Ohio River Basin Water Quality Trading Project

A significant Clean Water Policy issue that we work on is #Nutrient pollution, specifically from nitrogen and phosphorus, which is causing significant problems throughout the Mississippi River Basin.  Hydrologically, at the confluence of the Mississippi River and the Ohio River, the Ohio’s flow is actually larger than the Mississippi.

Image Credit: EPRI

Of course, just like the Mississippi River, the Ohio also has its share of nutrient pollution problems.  Nutrient contributions to the Ohio include that from agriculture, primarily from states like Indiana, Illinois, Ohio, and Kentucky, but also every state contributes nutrient pollution from outdated wastewater treatment plants.

The Electric Power Research Institute (EPRI) saw the writing on the wall, and in 2012, they introduced the Ohio River Basin Water Quality Trading Project.  EPRI partnered on this project with several other groups, including #ORSANCO.   KWA has been involved as an environmental stakeholder, and has continued to advocate for the public’s best interests on the project.

For this project, “water quality trading” refers to nutrient pollution credit trading.  What does that mean?  Well, there are a few steps in the process.  First, EPRI receives interest from a permitted wastewater discharger, like a power plant, that may have problems with reducing nutrient pollution from their facility.   At the same time, EPRI will engage farmers and pay them in advance to install various best management practices (BMPS) that will help reduce nutrient pollution from their operations.  This generates “credit”, which the permitted wastewater discharge can then purchase (the “trade”) as a way to reduce pollution in the overall river system.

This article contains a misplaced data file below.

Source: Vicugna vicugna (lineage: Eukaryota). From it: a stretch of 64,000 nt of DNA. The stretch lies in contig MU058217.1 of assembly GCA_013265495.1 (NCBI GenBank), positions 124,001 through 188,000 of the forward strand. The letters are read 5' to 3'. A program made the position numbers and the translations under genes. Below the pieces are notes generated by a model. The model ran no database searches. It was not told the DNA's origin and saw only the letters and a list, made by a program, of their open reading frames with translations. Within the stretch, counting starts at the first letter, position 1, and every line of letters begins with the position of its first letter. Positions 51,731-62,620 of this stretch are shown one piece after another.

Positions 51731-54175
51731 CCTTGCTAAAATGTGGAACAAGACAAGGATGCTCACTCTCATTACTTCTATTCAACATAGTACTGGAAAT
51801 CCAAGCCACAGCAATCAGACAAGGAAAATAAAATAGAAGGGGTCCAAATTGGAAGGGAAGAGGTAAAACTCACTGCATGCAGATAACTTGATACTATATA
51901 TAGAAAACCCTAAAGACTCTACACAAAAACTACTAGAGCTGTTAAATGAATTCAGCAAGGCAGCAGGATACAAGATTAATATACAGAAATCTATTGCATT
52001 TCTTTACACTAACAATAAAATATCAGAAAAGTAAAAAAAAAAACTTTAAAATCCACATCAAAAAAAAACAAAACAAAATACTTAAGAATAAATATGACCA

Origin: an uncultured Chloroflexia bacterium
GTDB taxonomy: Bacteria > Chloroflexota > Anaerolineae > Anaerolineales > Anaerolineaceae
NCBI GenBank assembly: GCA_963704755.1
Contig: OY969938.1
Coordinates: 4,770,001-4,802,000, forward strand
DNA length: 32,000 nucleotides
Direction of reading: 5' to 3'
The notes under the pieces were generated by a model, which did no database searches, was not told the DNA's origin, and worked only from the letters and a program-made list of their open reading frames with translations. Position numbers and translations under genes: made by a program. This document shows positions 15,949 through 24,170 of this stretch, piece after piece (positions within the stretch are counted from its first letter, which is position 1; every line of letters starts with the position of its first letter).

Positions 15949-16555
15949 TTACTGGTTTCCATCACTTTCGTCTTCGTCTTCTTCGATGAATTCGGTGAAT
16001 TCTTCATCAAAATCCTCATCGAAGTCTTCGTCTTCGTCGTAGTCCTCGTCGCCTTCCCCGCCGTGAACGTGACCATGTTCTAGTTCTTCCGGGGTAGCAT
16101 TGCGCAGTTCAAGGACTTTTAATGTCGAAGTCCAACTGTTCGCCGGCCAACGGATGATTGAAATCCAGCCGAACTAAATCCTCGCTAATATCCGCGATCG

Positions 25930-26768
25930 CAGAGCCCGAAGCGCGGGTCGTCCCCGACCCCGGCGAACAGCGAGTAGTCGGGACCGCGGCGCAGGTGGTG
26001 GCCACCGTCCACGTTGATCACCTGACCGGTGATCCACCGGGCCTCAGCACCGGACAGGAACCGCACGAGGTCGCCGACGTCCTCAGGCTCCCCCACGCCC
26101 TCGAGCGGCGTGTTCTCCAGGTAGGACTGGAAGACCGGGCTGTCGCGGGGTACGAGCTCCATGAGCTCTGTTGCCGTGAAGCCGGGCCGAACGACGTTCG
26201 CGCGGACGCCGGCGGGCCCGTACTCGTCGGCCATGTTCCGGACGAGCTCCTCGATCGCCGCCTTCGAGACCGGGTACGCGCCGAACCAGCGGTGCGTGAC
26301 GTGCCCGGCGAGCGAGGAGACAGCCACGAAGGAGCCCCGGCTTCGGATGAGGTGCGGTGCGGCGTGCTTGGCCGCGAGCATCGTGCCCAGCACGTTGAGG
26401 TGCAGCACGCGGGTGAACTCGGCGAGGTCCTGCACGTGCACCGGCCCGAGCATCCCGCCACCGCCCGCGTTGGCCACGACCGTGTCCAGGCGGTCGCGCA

Image Credit: EPRI

Of course, this process is not without its own problems or questions.

  • What is the method for measuring or estimating the nutrient reductions?
  • How are the permitted dischargers (purchasing the credits) still encouraged to update their facilities?
  • How is the effectiveness of the farmer BMPs measured?
  • What type of monitoring occurs to ensure overall reduction in nutrient pollution?
  • Can the public access the locations of the BMPs and the information about the trades?

This is not the first attempt to establish a water quality trading program in the United States.  It has primarily occurred on a smaller scale, but has also more recently been attempted in the Chesapeake Bay watershed, as a part of meeting the Chesapeake Bay #Total Maximum Daily Load.  Some of our water and environmental friends in the Bay are now challenging the legality of the trading program there, and are arguing that it does not fit within the overall framework of the Clean Water Act.   We hope that we do not have to pursue that route with the EPRI project, but rather, hope that as the pilot trade period progresses, EPRI continues to utilize adaptive management to improve the program before it moves to full implementation in 2015.